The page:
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Re: Gparted error report




On Tue, Jan 01, 2019 at 06:07:21AM -0600, Richard Owlett wrote:
> I am trying to modify the partitioning of a 240GB USB connected SSD.
> It was originally created on a laptop running Debian 9.1 which is in
> the shop for cooling problems.
> 
> I attempted to repartition it on a laptop running Debian 8.6 and
> received an error message that the installed revision of e2fsck
> could not analyze the first partition.
> 
> I then tried to perform the repartitioning on a machine I believe to
> be running Debian 9.1.
> 
> *FIRST QUESTION*
> How do I determine just what Debian release is running?

To a first approximation:

  tomas@trotzki:~$ cat /etc/debian_version 
  9.6

Since it's possible to install packages from other releases (cf.
FrankenDebian) or from alien repositories, this is just a first
approximation.

> When I attempted the repartition on the second machine the error report was:
> >GParted 0.25.0 --enable-libparted-dmraid --enable-online-resize
> >
> >Libparted 3.2
> >Shrink /dev/sdc1 from 124.96 GiB to 80.00 GiB  00:00:00    ( ERROR )
> >     	
> >calibrate /dev/sdc1  00:00:00    ( SUCCESS )
> >     	
> >path: /dev/sdc1 (partition)
> >start: 2048
> >end: 262051839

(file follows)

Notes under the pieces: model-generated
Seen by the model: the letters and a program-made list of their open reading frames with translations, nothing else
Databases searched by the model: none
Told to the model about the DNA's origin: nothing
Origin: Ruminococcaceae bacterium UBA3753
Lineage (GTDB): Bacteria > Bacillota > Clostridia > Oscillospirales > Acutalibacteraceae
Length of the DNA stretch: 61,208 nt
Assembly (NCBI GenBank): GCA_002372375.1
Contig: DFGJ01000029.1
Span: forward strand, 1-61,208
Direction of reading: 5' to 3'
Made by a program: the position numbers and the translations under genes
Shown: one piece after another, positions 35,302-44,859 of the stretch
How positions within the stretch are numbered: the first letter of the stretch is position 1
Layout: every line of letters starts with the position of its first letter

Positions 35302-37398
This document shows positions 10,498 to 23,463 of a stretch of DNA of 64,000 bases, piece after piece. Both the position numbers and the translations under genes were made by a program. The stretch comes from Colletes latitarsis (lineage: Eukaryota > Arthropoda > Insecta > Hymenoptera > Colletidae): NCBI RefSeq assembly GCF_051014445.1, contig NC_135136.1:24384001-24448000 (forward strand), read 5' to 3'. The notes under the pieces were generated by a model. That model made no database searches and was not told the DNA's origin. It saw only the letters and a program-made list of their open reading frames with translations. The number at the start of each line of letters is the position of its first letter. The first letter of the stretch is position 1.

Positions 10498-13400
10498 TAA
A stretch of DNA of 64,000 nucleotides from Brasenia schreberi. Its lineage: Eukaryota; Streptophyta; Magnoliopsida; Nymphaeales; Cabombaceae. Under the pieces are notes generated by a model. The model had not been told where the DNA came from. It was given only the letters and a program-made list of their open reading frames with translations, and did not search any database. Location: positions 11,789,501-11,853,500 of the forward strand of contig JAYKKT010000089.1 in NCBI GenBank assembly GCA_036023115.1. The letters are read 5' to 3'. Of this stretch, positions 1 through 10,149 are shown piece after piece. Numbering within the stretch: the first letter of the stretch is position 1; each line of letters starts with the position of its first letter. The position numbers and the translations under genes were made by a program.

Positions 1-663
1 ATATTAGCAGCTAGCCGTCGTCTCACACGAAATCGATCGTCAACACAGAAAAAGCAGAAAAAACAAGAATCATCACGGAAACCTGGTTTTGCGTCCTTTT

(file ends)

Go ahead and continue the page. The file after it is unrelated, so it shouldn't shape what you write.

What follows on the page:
> >size: 262049792 (124.96 GiB)
> >check file system on /dev/sdc1 for errors and (if possible) fix them  00:00:00    ( ERROR )
> >     	
> >e2fsck -f -y -v -C 0 /dev/sdc1  00:00:00    ( ERROR )
> >     	
> >Possibly non-existent device?
> >e2fsck 1.43.4 (31-Jan-2017)
> >e2fsck: No such file or directory while trying to open /dev/sdc1
> 
> It is obviously *NOT* a "non-existent device" as it is readable on
> another machine.

Note that this device doesn't have to be called /dev/sdc* on your
current machine. The kernel just picks whatever /dev/sda, /dev/sdb...
is free and allocates it. Those names are not permanent.

Stick your device into the USB port, and shortly thereafter do an

  tomas@trotzki:~$ sudo dmesg | tail
  [sudo] password for tomas: 
  [  417.445120] scsi host6: usb-storage 3-2:1.0
  [  417.445316] usbcore: registered new interface driver usb-storage
  [  417.447343] usbcore: registered new interface driver uas
  [  418.470251] scsi 6:0:0:0: Direct-Access     SanDisk  Cruzer Blade     1.20 PQ: 0 ANSI: 5
  [  418.471271] sd 6:0:0:0: Attached scsi generic sg1 type 0
  [  418.472287] sd 6:0:0:0: [sdb] 31266816 512-byte logical blocks: (16.0 GB/14.9 GiB)
  [  418.473021] sd 6:0:0:0: [sdb] Write Protect is off
  [  418.473028] sd 6:0:0:0: [sdb] Mode Sense: 43 00 00 00
  [  418.473295] sd 6:0:0:0: [sdb] Write cache: disabled, read cache: enabled, doesn't support DPO or FUA
  [  418.482812] sd 6:0:0:0: [sdb] Attached SCSI removable disk

(I just did that). You see, in my case, the device is called "/dev/sdb".

Just assuming the device name is somewhat dangerous: you might end up
repartitioning (or worse) the wrong one.

> *SECOND QUESTION*
> What is this telling me?

That (most probably) the device didn't end up as /dev/sdc, but possibly as
/dev/sdb (because that name was free). Most probably your other machine
has two block devices, thus /dev/sda and /dev/sdb are already taken.

This is, btw, the reason why nowadays the preferred way is to address
the partitions by UUID.

HTH
-- tomás

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